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>> reporter: today lochte said in a statement, "i want to apologize for my behavior last weekend, for not being more careful and cand nid how i described the events." brazilian authorities say lochte concocted the story to cover up what actually happened at this gas station. the security camera footage shows the athletes coming down this corridor. one of them tears a poster off this wall, and at some point, they make their way back here to the bathrooms, where the police say they vandalized one of the stalls. donate $10,000 to a brazilian charity in order to leave rio, but the incident may end up costing lochte millions. >> stupid is the operative word. >> reporter: "usa today" sports columnist nancy armour says lochte will likely lose sponsors. >> there is a very short shelf life for olympic athletes. he just fell off that shelf. do i want to give my money to michael phelps? do i want to give it to katie ledecky? do i want to give it to ryan
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choice. >> reporter: throaf lochte's sponsors are reviewing the situation and lochte has fired a p.r. firm to deal with the fallout of what could have been simply about breaking a bathroom door. >> instead it's become this international incident, it's embarrassing for the u.s.o.c., it's embarrass for ryan lochte. it's embarrassing for his three teammates. it became a mess when it didn't need to be this way. >> reporter: the united states olympic committee has now apologized to the people of brazil and says what these swimmers did was unacceptable. rio games, scott, they want to focus on gold medals and not gas station path rooms. >> pelley: ben tracy for us. ben, thanks very much. had we come back, the california fire disaster. ay, show me cars o accidents reported find the cars you want, avoid the ones you don't plus you get a free carfax? report with every listing i like it start your used car search at carfax.com picking up for kyle. here you go.
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37,000 acres went up in flames, and now firefighters believe the number of destroyed homes may rise. the damage assessment teams are out in force today, meticulously documenting the destruction. cadaver dogs have also been searching homes for anyone who may not have escaped the fast-moving flames. an 80-foot wall of fire that roared through several desert communities. so far, there are no reported deaths. meanwhile, firefighters are going back through burned out communities to douse a uvacueees are allowed to return. this afternoon, some of the evacuation orders have been lifted and, scott, that's when many people will return to see if their homes are still standing. >> pelley: carter evans, thanks. thanks. up next, steve hartman on the road. so we don't have to wad to get clean. mmm, cushiony...and we can use less. charmin ultra soft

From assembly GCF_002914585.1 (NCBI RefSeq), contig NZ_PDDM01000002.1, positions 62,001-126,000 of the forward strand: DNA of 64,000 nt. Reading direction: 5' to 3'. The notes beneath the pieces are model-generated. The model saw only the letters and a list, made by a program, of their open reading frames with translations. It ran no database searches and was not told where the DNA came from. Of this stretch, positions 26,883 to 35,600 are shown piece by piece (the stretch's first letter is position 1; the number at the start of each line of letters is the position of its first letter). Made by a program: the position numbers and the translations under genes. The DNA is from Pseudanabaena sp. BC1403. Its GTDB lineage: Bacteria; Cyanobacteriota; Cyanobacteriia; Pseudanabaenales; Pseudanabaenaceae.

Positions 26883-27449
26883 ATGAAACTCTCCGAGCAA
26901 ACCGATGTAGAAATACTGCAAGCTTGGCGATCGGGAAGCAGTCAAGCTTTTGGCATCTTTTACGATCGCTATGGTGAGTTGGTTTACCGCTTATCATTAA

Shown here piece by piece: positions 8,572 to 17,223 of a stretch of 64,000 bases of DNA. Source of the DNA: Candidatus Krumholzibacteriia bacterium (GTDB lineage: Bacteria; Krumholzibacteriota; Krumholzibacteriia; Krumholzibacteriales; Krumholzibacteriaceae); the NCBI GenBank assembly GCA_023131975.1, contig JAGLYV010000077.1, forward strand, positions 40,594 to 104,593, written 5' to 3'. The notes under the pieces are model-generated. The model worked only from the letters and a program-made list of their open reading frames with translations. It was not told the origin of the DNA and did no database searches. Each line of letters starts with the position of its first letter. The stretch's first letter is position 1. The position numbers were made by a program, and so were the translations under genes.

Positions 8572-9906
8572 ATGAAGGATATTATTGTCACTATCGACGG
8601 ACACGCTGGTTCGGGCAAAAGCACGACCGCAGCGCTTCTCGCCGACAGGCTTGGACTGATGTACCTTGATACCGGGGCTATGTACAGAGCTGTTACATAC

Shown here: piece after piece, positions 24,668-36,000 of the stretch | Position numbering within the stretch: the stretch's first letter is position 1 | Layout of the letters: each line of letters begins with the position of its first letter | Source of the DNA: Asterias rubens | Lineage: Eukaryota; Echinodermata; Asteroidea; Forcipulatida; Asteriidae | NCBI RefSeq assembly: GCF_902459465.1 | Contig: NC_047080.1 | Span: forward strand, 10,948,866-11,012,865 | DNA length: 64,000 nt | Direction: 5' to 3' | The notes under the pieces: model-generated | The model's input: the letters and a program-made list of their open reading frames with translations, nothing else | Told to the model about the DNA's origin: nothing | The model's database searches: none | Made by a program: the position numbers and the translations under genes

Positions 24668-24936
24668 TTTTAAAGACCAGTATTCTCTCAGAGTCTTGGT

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about the past, but clashed head on with the present. steve hartman met her "on the road." >> reporter: in sedalia, missouri, an old cliche runs through the center of town. here the railroad track still separates the mostly black part of sedalia from the mostly white. and it is on the black side that a white woman built this, a slave cabin, complete with cotton crop. it has not >> just brings back thoughts of, you know, injustice. >> that's like building a concentration camp in an all-jewish neighborhood. >> reporter: with so much racial tension in america, you've got to wonder why anyone would build such a thing. then again, with so much racial tension in america, you might want to step inside before you judge. >> we needed to come together. >> reporter: 85-year-old marge
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library. >> we have a whole collection of books. these can all be checked out. >> reporter: she opened the library in 2013, partly to try to start a conversation about race in her community. all your money to do this? >> yes. >> reporter: she spent more than $150,000 on it. yet, almost no one cared, or came. >> the library was going nowhere. >> reporter: you're trying to think of a way to bring more people in. >> >> reporter: "build it they will come." >> right. you have to walk through your history. you can't just step over it and pretend it's not there. >> reporter: when brings us back to the cabin. marge, a retired psychologist, really thought the community needed and would flock to this piece of the past. and she does get more visitors now. they're just not always the kind of encounters she was hoping for. >> i would rather have something more uplifting than a slave shack. >> reporter: this is preston
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vented, he did find something to admire in the architect. >> i mean, i understand where you was coming from. you came with a good heart. >> reporter: whenever the subject is race in america, we're often quick to judge. we're often better at outrage than understanding. but here in sedalia, in this moment, marge harlan and preston poindexter showed us that a motive still trumpaise misstep. >> can i give you a hug? >> you're a wonderful guy. >> reporter: steve hartman, "on the road," in sedalia, missouri. >> pelley: and that's the cbs evening news for tonight. for all of us at cbs news all around the world, i'm scott pelley. i'll see you sunday on "60 minutes." good night. captioning sponsored by cbs captioned by media access group at wgbh
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>> judge judy: how long have you business?he construction >> 22 years, ma'am. >> announcer: a home addition ready for the wrecking ball... >> judge judy: how much did you pay him? >> $4,000 the first payment and $2,000 the second payment. >> judge judy: what you built was not built according to code. >> announcer: and the defense in danger of collapse... >> judge judy: are you a licensed contractor in virginia? >> i'm a licensed plumber. i don't have a contracting license. i may have done wrong there. >> you are about to enter you are about to enter the courtroom of judge judith sheindlin. the courtroom captions paid for by cbs television distribution. >> announcer: nancy carroll is suing contractor ian hoffman for substandard work on a porch she hired him to build. >> byrd: order! all rise! this is case number 88 on the calendar in the matter of